If we want to promote democracy in the Arab world for the long run, we should invest very heavily in Tunisia in every possible way, because what the Arab world most needs now is one example of a decent, functioning democracy that can serve as a lesson, an inspiration, and a point of diffusion for the region.


Diamond is the founding coeditor of the Journal of Democracy and the co-chair of the Research Council of the International Forum for Democratic Studies of the National Endowment for Democracy.

The article is based on the keynote address from the conference “Does Democracy Matter?” co-sponsored by the Foreign Policy Research Institute and the Kennan Institute in Washington, D.C., on October 20.

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Normal Countries? 25 Years After Communism


post-communistThe prevailing gloomy narrative about the postcommunist world is mostly wrong. Media images aside, life has improved dramatically across the former Eastern bloc, say two prominent analysts.

Since their transition, the postcommunist countries have grown rapidly; today, their citizens live richer, longer, and happier lives, according to Andrei Shleifer, Professor of Economics at Harvard, and Daniel Treisman, Professor of Political Science at UCLA, and the author of The Return: Russia’s Journey From Gorbachev to Medvedev. 

Russia’s growing authoritarianism should not distract from the remarkable progress in the postcommunist region as a whole, they write for Foreign Affairs:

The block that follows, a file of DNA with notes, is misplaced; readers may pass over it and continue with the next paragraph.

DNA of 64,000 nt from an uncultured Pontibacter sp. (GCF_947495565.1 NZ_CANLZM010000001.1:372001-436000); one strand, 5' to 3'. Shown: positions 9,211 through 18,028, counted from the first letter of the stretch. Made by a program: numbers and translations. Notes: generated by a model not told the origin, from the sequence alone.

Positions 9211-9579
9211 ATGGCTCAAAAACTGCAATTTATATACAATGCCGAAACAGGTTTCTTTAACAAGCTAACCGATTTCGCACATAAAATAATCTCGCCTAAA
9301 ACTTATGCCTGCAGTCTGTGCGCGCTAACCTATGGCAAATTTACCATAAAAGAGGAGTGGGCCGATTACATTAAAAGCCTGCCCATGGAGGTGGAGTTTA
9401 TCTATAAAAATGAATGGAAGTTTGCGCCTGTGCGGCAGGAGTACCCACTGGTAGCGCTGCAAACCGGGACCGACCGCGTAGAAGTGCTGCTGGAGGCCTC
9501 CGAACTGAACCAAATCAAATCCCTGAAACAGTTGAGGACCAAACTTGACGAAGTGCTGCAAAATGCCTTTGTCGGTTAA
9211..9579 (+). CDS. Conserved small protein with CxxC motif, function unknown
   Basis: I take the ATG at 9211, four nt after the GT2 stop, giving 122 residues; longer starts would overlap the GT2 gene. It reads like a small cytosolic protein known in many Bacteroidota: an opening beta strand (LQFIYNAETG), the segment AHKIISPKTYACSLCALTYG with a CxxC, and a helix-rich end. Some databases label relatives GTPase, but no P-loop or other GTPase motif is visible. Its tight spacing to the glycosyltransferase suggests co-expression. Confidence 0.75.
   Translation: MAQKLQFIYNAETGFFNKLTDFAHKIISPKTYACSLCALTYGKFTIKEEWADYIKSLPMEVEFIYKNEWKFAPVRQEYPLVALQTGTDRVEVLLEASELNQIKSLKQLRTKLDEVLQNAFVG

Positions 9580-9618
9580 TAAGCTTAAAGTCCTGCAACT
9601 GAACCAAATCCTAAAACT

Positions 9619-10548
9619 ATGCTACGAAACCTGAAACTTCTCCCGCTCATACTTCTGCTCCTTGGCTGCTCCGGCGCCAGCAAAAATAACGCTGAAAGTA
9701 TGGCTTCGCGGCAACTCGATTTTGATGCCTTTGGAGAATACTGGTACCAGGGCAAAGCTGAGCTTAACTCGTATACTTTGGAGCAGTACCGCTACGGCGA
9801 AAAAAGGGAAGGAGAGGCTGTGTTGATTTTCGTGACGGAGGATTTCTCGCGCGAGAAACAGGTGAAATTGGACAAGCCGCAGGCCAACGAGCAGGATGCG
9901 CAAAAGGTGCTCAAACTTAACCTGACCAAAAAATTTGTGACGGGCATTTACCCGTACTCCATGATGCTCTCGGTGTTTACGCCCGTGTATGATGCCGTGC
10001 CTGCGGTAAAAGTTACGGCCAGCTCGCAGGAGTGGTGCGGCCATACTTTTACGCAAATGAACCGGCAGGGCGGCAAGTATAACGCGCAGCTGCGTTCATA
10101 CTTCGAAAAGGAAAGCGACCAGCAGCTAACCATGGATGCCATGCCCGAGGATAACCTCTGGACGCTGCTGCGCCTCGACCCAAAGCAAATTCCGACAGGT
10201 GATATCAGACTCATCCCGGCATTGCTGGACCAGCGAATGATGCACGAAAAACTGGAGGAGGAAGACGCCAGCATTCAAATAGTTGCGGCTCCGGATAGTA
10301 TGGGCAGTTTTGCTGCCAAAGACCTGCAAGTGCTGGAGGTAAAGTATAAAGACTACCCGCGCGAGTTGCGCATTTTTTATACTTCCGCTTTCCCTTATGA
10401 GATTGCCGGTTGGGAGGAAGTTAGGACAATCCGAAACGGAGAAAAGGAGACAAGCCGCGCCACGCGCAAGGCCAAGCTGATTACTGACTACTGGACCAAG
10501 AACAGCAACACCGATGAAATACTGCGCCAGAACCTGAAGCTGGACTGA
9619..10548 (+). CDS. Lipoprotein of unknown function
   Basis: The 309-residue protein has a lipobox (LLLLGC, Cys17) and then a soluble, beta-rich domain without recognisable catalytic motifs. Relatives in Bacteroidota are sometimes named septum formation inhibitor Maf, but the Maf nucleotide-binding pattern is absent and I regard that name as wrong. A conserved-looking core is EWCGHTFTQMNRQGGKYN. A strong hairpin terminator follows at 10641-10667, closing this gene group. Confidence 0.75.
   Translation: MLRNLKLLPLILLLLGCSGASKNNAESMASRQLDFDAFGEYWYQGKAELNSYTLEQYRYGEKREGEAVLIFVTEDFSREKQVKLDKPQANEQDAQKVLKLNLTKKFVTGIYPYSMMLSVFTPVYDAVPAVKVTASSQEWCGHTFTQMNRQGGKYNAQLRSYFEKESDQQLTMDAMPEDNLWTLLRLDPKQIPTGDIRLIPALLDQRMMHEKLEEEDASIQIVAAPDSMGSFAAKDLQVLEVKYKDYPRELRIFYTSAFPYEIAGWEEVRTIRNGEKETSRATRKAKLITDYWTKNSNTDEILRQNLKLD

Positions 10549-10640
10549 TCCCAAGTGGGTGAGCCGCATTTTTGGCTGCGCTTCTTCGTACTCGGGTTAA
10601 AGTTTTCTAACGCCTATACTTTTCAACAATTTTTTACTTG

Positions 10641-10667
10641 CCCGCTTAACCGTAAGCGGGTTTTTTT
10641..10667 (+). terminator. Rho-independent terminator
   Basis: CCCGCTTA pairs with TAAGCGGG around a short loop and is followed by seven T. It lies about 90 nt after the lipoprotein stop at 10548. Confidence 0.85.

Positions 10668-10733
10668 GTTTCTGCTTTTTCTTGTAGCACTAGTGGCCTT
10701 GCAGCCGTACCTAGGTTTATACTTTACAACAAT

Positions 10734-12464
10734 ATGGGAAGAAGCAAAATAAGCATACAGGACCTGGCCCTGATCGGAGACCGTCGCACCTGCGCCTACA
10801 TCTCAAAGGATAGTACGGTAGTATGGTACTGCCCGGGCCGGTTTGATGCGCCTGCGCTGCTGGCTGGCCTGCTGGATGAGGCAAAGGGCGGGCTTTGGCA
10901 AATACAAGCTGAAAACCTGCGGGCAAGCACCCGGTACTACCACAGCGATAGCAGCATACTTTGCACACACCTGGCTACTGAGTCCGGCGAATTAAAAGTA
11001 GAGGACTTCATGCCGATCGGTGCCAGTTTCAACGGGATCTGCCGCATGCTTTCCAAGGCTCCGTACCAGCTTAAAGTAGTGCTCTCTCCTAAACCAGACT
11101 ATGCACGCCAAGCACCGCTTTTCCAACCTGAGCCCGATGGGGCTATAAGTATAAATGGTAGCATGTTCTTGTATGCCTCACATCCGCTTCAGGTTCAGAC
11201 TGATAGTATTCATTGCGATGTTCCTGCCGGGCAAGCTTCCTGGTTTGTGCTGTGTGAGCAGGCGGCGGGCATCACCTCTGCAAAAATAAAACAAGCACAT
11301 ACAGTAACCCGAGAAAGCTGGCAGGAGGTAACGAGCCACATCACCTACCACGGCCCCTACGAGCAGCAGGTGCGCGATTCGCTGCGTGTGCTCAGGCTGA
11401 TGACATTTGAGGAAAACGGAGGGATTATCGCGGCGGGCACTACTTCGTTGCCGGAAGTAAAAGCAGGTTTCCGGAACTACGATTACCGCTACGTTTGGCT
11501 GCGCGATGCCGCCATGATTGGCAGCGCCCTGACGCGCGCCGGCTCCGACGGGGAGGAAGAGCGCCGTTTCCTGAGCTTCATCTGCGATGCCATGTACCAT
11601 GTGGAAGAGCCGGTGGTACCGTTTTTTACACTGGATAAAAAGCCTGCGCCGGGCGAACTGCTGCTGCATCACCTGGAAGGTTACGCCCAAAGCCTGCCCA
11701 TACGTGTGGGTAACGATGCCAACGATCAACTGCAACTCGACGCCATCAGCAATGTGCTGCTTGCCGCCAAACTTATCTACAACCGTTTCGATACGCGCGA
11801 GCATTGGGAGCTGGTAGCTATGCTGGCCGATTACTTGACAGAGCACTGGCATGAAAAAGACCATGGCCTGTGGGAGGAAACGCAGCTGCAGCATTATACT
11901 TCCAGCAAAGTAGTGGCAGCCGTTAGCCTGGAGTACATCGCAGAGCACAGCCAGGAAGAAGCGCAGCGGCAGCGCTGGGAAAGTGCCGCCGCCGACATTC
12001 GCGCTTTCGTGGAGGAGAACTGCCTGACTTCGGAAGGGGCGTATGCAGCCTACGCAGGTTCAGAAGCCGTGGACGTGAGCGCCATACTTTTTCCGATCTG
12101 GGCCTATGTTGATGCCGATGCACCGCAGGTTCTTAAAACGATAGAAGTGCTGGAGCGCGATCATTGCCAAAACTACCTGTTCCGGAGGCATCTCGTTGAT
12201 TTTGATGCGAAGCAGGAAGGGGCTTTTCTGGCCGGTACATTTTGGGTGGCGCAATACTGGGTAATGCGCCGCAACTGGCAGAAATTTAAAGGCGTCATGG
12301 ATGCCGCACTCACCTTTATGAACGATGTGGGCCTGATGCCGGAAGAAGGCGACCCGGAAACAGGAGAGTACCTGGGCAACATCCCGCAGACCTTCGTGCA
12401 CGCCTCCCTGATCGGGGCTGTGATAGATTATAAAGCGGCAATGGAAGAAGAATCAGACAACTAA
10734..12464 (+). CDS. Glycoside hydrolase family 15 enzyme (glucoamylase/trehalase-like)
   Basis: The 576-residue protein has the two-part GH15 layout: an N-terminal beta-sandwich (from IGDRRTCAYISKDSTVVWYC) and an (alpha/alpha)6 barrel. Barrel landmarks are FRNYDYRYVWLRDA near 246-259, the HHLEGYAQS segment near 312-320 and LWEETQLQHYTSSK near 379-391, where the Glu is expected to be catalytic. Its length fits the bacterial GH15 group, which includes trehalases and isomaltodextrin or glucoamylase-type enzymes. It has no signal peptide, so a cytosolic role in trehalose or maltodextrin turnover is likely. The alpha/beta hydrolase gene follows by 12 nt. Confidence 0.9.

Twenty-five years ago, the countries of the Eastern bloc represented an alternative civilization. To imagine them quickly converging with the global mainstream required a certain chutzpah. Yet that is exactly what they have done. The transition has had its disappointments. But overall, the changes since 1989 have been an outstanding success. 

It is time to rethink the misperception of this period. Market reforms, attempts to build democracy, and struggles against corruption did not fail, although they remain incomplete. The claim that a gradual path of economic reform would have been more effective and less painful is contradicted by the evidence.

Important as advances in living standards and other socio-economic variables are, the most fundamental transformation in the former Eastern bloc was political, they suggest:

The citizens of most of the transition states live under governments that are more free and open today than at any point in their history. Even against the backdrop of democracy’s global resurgence in recent decades, the extent of political change in the former Eastern bloc is remarkable. 

A few numbers tell the story. Using the most common measure of political regimes, the Polity index, compiled by the Center for Systemic Peace, we placed countries on a scale from zero (for pure dictatorships) to 100 (for the strongest form of democracy). In 1988, the Eastern-bloc states ranked between five (Albania) and 40 (Hungary), averaging a score of 20, which was close to the ratings of Egypt and Iran. Given their levels of economic development, the communist countries stood out as abnormally authoritarian. After the revolutions of 1989–91, the regional average shot up, reaching a score of 76 in 2013. Today, the average postcommunist country is exactly as free as one would expect it to be, given its income. Six receive the top score, on par with Germany and the United States.